Continue reading “Biography, vol. 27, no. 2 (2004)”
SPECIAL ISSUE: Personal Effects
Cynthia Franklin and Laura E. Lyons
Bodies of Evidence and the Intricate Machines of Untruth, p. v
Franklin and Lyons discuss how the essays and interviews in this volume evidence the important ways that the agency that witnesses to human rights abuses possess is both circumscribed by state institutions and ideologies, and asserted in the face of state violence, past and present. They also analyze two contexts not addressed within the special issue. In examining Argentinian Claudia Bernardi’s artwork, pictured on the cover, they consider the connections between anthropological excavation of massacre sites and the forensic uses of human rights testimony in the public sphere. Concluding with a reading of Nancy Stohlman and Laurieann Aladin’s Live from Palestine, Franklin and Lyons explore how this collection provides testimony to the horrors of the Occupation that speaks to both individual responses and collective resistance, demonstrating important possibilities for the testimonial uses of life writing.
Continue reading “Biography, vol. 27, no. 1 (2004): Personal Effects”
Editor’s Note, p. v
Autobiography as Dissidence: Subjectivity, Sexuality, and the Women’s Co-operative Guild, p. 583
This article examines British working-class women’s autobiography as a form of political dissidence. Crucial to guildswomen’s collective autobiographical practice was writing about the reproductive body within the socio/historical context of class and gender relations from the perspective of women. As revealed in Maternity: Letters from Working Women (1915) and in Life as We Have Known It (1931), guildswomen’s life writing contested boundaries between political and domestic spheres, shifted emphasis from the individual to a collective identity, and demanded the inclusion of reproductive rights within the domain of human rights.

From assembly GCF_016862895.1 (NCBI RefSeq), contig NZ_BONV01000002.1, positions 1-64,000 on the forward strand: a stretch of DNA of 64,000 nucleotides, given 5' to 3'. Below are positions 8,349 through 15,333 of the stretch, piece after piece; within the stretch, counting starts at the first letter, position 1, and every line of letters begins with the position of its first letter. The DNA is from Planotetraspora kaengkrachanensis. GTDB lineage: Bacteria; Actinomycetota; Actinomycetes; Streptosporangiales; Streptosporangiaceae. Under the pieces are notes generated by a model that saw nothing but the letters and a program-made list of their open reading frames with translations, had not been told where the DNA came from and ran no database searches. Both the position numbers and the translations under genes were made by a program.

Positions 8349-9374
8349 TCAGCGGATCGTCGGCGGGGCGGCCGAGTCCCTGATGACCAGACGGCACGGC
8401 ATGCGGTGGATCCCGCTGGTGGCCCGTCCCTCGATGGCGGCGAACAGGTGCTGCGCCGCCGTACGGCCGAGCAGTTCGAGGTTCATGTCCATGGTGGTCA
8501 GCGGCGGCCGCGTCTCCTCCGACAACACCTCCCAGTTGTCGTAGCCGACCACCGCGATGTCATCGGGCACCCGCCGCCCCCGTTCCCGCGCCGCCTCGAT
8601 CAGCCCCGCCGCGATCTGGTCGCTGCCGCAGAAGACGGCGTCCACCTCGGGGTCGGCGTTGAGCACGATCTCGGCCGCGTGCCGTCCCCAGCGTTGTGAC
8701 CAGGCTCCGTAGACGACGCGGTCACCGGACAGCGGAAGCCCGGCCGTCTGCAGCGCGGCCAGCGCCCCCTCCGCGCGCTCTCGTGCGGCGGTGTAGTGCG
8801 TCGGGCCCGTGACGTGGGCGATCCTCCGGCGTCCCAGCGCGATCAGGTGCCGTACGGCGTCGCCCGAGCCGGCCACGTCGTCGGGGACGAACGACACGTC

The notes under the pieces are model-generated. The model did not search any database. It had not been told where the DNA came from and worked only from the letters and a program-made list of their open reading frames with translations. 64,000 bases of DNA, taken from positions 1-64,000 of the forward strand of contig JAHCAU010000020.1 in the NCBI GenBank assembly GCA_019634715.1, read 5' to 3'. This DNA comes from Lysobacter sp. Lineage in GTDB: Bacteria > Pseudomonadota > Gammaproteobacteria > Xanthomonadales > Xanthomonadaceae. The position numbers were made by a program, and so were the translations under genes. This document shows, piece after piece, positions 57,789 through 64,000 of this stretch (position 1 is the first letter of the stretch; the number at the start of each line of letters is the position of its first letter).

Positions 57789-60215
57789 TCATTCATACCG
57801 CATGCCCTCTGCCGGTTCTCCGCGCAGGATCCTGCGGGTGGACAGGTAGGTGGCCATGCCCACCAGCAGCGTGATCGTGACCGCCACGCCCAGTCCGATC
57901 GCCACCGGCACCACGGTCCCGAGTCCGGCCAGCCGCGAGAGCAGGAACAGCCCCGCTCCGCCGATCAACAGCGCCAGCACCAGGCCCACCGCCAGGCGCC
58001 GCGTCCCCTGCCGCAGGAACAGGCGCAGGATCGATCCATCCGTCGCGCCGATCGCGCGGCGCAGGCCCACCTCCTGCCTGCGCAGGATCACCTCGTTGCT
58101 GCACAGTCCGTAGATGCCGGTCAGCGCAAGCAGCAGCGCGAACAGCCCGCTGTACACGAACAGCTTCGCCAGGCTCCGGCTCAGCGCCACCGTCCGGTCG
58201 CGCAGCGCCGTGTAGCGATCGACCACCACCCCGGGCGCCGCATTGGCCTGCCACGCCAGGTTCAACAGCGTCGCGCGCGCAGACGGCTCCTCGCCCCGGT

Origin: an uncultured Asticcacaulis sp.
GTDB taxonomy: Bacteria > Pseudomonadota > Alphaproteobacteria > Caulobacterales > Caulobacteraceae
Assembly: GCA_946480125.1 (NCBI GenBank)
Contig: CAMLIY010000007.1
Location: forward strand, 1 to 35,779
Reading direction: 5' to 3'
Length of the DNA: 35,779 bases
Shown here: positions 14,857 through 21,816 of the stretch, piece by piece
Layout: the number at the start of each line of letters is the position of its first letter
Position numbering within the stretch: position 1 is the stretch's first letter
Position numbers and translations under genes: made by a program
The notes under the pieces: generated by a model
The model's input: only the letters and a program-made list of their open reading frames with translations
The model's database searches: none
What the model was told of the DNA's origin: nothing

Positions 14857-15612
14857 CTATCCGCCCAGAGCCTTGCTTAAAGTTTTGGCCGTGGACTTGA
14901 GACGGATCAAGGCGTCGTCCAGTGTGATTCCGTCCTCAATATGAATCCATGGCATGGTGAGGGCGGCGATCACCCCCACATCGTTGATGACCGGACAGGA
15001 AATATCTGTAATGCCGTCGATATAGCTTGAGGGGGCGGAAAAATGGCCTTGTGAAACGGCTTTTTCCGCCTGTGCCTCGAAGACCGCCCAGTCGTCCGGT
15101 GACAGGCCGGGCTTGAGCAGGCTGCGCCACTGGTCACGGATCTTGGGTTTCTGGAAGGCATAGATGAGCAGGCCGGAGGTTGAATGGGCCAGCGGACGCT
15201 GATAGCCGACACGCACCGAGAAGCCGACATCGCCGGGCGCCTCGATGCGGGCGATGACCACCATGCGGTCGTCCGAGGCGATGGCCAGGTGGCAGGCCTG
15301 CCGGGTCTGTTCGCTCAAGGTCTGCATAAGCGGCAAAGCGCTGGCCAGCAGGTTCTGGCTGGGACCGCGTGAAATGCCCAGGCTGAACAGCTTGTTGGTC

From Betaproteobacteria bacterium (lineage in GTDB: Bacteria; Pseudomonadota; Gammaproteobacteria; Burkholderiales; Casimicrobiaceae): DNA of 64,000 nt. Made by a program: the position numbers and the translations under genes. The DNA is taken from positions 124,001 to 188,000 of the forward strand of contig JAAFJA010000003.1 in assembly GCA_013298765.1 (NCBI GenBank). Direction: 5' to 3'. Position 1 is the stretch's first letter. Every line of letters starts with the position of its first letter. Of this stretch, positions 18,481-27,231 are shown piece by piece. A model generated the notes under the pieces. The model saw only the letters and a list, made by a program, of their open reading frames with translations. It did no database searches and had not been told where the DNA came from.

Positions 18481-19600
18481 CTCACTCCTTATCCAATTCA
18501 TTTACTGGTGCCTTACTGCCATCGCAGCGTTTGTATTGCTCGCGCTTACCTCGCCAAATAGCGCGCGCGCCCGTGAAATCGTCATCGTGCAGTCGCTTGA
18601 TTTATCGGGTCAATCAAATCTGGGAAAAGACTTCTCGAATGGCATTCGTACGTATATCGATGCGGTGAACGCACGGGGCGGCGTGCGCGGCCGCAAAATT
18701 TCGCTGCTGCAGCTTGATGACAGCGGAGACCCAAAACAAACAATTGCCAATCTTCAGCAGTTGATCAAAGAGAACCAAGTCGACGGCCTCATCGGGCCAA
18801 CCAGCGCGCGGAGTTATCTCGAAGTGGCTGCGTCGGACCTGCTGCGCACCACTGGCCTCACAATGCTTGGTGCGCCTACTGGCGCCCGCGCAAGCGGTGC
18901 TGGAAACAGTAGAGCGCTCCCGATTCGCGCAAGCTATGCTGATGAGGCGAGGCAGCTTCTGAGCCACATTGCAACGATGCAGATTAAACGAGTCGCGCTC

Continue reading “Biography, vol. 26, no. 4 (2003)”
Editor’s Note, p. iv
Inscribing Ordinary Trauma in the Diary of a Military Child, p. 405
Using her own diary as a case study, the author examines how the life writing of a military child inscribes ordinary trauma, defining ordinary trauma as a response to extraordinary events masked as ordinary. For the military child, the possibility of war is made ordinary and rendered such in her writing.
Continue reading “Biography, vol. 26, no. 3 (2003)”
Editor’s Note, p. iii
G. Thomas Couser
Identity, Identicality, and Life Writing: Telling (The Silent) Twins Apart, p. 243
Identical twins challenge the Western valorization of the individual, and thus the major life-writing genres, autobiography and biography. The intense bond between Jennifer and June Gibbons, and their elective mutism, made their biography an unlikely project, but their obsessive journal-writing documented their lives in great detail. Marjorie Wallace’s The Silent Twins demonstrates—and surmounts—the difficulty of representing identical twins.
Continue reading “Biography, vol. 26, no. 2 (2003)”
SPECIAL ISSUE: Online Lives
Editor’s Introduction, p. v
Screening Moments, Scrolling Lives: Diary Writing on the Web, p. 1
An analysis of online diaries suggests some of the ways in which autobiographical stories and subjects are shaped on the Web. The computer as a writing tool, and the Web as a publishing medium, influence the practices of diary writing, affecting how diaries are written, what is written and to whom, and how they are read and interpreted.
Continue reading “Biography, vol. 26, no. 1 (2003): Online Lives”
Editor’s Note, p. iii
Performing the ‘Unnatural’ Life: America’s First Gay Autobiography, p. 545
A man known as Claude Hartland wrote America’s first gay autobiography, ostensibly a case history intended to help physicians treat the pathologies of “inverts.” But as he performs the “unnatural” life these physicians expected, Hartland courts sympathizers, subtly flirting with potential sexual partners he locates among his readers.
Continue reading “Biography, vol. 25, no. 4 (2002)”